“Kim Kardashian bares all,” teased the been-there, seen-that headline for Interview’s September cover story, studded with red-blooded American tropes: banner-size flag, platinum hair, blue jeans and jacket surrounding two impossibly round cheeks. “A jockstrap is just a frame for a great butt,” editor in chief Mel Ottenberg told her, referring to the item (“stylist’s own”) he lent for the occasion. Part homecoming queen, part quarterback, Kardashian is known to call the plays, even in—especially in—full glam. Months after her whittled down Marilyn moment rebroke the internet, stirring talk (and before-and-after photos) of a noticeably minimized backside, her cover arrived as, well, a rebuttal.
“Butts are a bellwether,” curator and writer Heather Radke explains in her new book on the subject—a contoured yet amply scaled study that touches on bipedal anatomy, pseudoscience marked by racism, Buns of Steel, drag padding, and “Bootylicious”—a word that Beyoncé defined for Oprah, in 2003, as “beautiful, bountiful, and bounce-able,” a year before the Oxford English Dictionary made it official.
Who determines what titillates, offends, earns copycats or notoriety? In Butts (Avid Reader Press), Radke rewinds to 1810, when a Khoe woman from South Africa—known to scholars as Sarah Baartman and to leering crowds, derogatorily, as the “Hottentot Venus”—took the London stage, exploited for her exoticism. After garish cartoons of Baartman’s figure made her a household name, the bustle rose to curious popularity among well-to-do Victorians. “The more a lady resembled a sofa,” Radke writes of the puffy rears, “the richer she appeared.”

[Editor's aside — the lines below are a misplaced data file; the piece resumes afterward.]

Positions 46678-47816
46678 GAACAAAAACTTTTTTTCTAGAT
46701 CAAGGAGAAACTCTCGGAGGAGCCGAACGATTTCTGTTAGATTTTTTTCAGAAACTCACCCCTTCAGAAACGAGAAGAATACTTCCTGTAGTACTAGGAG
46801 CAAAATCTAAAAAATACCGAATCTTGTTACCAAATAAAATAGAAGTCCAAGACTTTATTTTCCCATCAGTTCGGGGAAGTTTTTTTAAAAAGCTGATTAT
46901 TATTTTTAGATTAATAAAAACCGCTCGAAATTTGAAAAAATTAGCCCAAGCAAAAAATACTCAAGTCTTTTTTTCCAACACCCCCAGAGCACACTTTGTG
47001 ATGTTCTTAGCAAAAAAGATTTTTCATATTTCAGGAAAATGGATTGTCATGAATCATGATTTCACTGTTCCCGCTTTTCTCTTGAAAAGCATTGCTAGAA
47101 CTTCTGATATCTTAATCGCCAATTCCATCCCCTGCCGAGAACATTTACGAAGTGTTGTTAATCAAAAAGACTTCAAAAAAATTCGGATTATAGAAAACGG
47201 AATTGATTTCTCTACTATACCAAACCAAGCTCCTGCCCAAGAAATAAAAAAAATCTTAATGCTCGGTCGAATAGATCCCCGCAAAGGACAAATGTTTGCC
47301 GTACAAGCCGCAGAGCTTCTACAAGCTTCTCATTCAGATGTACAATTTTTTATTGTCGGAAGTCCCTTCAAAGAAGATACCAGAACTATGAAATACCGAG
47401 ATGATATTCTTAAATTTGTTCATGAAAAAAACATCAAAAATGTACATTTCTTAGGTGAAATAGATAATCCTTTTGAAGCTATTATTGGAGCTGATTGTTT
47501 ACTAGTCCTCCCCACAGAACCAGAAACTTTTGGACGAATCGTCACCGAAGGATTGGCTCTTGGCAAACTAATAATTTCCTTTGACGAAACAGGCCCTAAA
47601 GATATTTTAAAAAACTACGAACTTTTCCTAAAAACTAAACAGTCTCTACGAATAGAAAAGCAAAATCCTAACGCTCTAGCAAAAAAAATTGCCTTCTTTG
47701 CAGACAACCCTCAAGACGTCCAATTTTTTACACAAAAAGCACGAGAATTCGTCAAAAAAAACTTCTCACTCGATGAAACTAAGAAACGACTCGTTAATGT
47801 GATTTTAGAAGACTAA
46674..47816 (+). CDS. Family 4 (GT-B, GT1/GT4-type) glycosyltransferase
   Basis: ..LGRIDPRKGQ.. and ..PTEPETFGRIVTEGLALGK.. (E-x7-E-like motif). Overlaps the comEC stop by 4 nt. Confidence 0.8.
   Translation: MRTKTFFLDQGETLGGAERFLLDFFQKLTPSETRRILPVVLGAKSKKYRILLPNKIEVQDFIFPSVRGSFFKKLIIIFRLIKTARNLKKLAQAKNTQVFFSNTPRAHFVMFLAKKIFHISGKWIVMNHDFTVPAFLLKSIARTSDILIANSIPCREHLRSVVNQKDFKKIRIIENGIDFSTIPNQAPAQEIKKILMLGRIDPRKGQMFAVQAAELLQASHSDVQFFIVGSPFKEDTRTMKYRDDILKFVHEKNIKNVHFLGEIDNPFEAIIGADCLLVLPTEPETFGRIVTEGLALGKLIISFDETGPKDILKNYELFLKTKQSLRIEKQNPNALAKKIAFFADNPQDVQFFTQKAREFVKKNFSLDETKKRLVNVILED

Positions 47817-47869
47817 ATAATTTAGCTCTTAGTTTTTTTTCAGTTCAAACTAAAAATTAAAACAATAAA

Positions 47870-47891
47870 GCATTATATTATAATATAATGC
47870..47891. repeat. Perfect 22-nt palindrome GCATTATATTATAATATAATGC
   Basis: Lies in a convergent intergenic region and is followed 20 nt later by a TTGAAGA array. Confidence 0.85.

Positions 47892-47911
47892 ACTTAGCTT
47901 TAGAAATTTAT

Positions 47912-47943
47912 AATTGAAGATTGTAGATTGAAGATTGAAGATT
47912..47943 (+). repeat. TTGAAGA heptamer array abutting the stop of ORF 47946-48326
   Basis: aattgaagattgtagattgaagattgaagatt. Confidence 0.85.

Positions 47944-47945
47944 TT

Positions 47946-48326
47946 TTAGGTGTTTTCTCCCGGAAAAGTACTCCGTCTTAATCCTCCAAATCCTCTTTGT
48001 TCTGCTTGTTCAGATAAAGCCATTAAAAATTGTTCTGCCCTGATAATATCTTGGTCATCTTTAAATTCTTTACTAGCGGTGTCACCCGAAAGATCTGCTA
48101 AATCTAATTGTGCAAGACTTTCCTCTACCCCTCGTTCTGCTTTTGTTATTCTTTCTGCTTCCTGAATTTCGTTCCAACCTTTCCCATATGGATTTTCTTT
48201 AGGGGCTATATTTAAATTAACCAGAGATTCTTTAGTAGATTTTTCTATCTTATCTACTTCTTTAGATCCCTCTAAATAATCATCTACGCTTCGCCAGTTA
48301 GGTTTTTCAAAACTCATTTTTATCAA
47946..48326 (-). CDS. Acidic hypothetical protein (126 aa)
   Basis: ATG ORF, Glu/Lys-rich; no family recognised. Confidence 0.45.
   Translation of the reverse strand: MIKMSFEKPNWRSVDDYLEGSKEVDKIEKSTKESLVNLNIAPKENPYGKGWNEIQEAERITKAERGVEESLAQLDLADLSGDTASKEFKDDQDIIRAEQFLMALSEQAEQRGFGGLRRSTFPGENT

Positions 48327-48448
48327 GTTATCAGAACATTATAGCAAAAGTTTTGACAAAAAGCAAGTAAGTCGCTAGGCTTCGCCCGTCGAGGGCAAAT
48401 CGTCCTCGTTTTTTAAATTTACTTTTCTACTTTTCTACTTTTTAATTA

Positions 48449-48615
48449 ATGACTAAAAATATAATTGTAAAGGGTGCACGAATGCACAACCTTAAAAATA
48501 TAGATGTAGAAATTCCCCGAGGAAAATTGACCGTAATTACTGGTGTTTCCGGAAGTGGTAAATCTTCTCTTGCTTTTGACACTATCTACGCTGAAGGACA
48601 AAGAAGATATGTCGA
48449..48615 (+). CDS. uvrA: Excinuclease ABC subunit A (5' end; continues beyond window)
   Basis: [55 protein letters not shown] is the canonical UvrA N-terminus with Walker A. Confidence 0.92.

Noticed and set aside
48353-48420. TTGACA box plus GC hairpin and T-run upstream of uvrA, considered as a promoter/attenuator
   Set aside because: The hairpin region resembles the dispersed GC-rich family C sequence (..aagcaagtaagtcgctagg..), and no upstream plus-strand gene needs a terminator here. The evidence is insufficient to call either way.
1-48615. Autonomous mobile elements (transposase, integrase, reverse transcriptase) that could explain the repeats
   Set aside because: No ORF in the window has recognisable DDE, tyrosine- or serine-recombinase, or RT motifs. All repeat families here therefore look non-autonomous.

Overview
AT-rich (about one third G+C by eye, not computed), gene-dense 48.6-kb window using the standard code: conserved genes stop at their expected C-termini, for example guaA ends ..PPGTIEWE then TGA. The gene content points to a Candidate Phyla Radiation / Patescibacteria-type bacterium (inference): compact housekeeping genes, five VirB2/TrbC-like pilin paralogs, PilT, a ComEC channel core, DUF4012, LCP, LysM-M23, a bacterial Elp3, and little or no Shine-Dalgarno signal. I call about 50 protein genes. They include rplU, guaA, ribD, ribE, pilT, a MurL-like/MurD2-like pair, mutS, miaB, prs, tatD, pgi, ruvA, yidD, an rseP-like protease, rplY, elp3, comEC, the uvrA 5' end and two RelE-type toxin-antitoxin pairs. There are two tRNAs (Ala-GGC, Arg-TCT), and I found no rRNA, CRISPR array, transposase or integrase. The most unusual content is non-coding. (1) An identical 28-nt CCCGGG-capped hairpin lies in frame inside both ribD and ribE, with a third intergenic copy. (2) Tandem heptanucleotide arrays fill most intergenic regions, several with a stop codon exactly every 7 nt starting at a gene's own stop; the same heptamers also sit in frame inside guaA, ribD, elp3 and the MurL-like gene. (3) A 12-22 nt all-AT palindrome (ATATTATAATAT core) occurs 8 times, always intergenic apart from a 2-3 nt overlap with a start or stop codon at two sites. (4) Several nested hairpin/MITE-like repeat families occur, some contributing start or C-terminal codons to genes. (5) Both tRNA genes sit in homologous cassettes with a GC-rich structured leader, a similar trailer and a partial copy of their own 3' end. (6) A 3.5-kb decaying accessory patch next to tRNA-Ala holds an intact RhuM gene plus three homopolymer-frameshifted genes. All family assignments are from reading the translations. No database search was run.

Two centuries later, following swings toward the other extreme (flapper waifs, heroin-chic Kate Moss), a sizable butt is again a prize, entwined as ever with ideas about race, gender, and class. In lieu of tailor-made contraptions, today’s newly minted butts come from plastic surgeons, who are busy relocating fat for hourglass figures. But even the genetically blessed heed that tricky balance. In “Thique,” off this summer’s Renaissance, Beyoncé warns, “She say she on a diet, girl, you better not lose that ass though.”
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Janell Hobson, professor of women’s, gender, and sexuality studies at the State University of New York at Albany, sees “echoes of history” in the butt discourse. “We are definitely vying for which national body is going to identify us moving forward,” she says of the tension between the “all-American blond ideal and the Black or mixed-race big-booty ideal.” Kardashian, in a stars-and-stripes thong for Interview, with her ever-present blended family, appears to be hedging her bets.
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